Palestinian director Elia Suleiman leaves his Nazareth home, and Palestine altogether, in hopes of finding a new, better place to work. But wherever he goes, whether it’s Paris or New York, Palestine seems to follow him. Soon he finds himself in an absurd comedy of errors, as no matter where he goes he always observes something that reminds him of his home country.
Suleiman is no stranger to the Cannes festival. Three competition berths (including a Prix du Jury win for Divine Intervention in 2002) following a debut on the Croisette in 2000 in the Quinzaine with Cyber Palestine, and his latest film It Must Be Heaven netted a Special Jury Mention on Sunday. The film, in his usual observational and often absurdist style, has Suleiman exploring the question: where is this place we call ‘home’?
The film opens with a series of sketches in Nazareth, Suleiman’s home town, a lot of them involving an over-eager-to-please neighbor. Suleiman doesn’t find inspiration in the familiarity of his city, so he sets off for greener artistic pastures. First stop on his trip is Paris, and it soon dawns on him that this city isn’t essentially different from the place he left behind. Where security checkpoints used to be reserved for his neck of the woods, they are now everywhere to be found. Language remains a source of comedy and wonderment for Suleiman, but even in another country he does not shy away from making political statements about the situation in Palestine. In one sketch a producer (played by Wild Bunch honcho Vincent Maraval) expresses his wish to work with Suleiman, but says his ideas are ‘not Palestinian enough’, mocking the West’s virtue signaling when it comes to the Palestinian issue.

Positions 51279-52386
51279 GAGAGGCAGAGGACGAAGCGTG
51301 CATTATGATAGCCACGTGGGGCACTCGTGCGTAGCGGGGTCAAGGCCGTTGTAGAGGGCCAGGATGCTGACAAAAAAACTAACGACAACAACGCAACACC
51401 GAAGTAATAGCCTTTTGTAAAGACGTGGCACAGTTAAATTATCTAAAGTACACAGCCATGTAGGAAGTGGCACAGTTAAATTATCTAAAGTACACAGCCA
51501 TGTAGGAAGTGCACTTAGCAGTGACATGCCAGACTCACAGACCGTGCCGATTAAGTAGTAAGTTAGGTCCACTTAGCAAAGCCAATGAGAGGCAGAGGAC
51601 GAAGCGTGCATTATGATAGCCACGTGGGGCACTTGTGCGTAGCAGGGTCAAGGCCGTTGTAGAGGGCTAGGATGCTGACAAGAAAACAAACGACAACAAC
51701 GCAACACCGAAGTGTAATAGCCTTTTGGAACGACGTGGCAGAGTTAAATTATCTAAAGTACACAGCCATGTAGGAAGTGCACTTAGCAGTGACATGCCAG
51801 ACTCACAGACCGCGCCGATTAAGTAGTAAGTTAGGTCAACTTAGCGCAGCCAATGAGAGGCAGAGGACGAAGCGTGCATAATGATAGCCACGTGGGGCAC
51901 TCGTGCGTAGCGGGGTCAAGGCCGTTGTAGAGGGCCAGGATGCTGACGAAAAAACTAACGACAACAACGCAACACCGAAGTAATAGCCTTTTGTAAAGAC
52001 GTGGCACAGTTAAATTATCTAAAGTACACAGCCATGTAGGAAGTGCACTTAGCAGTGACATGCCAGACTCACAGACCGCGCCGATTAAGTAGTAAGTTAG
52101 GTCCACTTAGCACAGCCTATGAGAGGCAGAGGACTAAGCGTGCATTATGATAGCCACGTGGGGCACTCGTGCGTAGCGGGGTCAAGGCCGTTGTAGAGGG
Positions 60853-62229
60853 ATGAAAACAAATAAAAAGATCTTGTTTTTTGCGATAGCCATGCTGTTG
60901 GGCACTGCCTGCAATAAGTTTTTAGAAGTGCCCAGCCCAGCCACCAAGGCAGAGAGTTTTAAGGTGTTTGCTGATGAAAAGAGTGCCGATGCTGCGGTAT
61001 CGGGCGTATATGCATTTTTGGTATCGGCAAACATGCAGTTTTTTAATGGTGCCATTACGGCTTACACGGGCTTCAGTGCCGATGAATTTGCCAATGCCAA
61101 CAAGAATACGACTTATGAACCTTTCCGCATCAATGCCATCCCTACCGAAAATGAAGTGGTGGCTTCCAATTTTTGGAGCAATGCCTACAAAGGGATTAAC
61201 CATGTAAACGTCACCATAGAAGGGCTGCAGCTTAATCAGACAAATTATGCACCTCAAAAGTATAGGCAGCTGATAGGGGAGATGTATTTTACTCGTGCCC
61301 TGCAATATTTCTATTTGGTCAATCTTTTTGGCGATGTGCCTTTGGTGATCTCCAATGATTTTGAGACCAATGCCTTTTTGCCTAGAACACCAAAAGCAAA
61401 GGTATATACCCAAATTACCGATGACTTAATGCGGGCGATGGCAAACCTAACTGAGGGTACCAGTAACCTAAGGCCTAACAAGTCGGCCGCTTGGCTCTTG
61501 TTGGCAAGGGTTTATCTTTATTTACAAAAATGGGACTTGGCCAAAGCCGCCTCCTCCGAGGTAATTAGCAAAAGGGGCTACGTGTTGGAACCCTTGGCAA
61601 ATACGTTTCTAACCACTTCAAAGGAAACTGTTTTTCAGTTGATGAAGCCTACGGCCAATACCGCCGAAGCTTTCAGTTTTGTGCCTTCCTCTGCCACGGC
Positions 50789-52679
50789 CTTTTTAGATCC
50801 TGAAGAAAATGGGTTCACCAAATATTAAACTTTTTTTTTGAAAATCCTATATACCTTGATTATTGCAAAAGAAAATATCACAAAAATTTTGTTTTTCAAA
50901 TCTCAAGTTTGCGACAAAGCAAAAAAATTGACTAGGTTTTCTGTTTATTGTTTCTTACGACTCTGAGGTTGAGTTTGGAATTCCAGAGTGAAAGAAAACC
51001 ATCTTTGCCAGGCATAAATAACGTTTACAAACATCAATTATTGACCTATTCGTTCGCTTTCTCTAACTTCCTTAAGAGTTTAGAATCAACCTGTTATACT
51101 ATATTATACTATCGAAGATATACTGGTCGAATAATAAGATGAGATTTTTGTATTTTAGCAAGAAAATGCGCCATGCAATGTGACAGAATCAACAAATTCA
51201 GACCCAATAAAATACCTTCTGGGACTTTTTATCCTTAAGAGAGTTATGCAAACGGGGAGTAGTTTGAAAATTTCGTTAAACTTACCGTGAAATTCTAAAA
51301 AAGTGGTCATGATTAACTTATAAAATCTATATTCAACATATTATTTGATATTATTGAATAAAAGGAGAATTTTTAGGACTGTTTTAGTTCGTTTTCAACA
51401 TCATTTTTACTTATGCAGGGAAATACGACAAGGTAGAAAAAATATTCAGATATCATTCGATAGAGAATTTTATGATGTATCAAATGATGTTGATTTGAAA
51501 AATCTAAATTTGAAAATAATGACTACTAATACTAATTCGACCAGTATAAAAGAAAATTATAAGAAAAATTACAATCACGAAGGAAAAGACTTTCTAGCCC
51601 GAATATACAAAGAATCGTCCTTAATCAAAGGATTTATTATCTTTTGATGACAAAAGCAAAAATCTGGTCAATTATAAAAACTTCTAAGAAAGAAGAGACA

After Paris, Suleiman’s next destination is New York, where the parallels become even more obvious. Taking aim at the Americans’ love for guns, he sees people carrying weapons everywhere, from waiters to housewives to toddlers. What’s the difference from home? Can he escape ‘home’? In the end the director decides to return to ‘his’ Nazareth, only to find that perhaps nothing has changed. But in a final scene in a club (decidedly more demure than those that Abdellatif Kechiche seems to frequent) he observes an exuberant group of youths, which ends the film on a hopeful note.
It Must Be Heaven is certainly entertaining, but the problem is that we have seen Suleiman do this before, better and sharper, specifically in Divine Intervention. Even though the thematics change slightly, that can only get you so far. Jokes are often too on-the-nose or too easy, and because of this the parallels Suleiman tries to draw between Palestine and the rest of the world get lost in the mix. What is left is a film too slight for its own good, and perhaps that is why the jury led by Alejandro González Iñárritu gave it ‘only’ a special mention.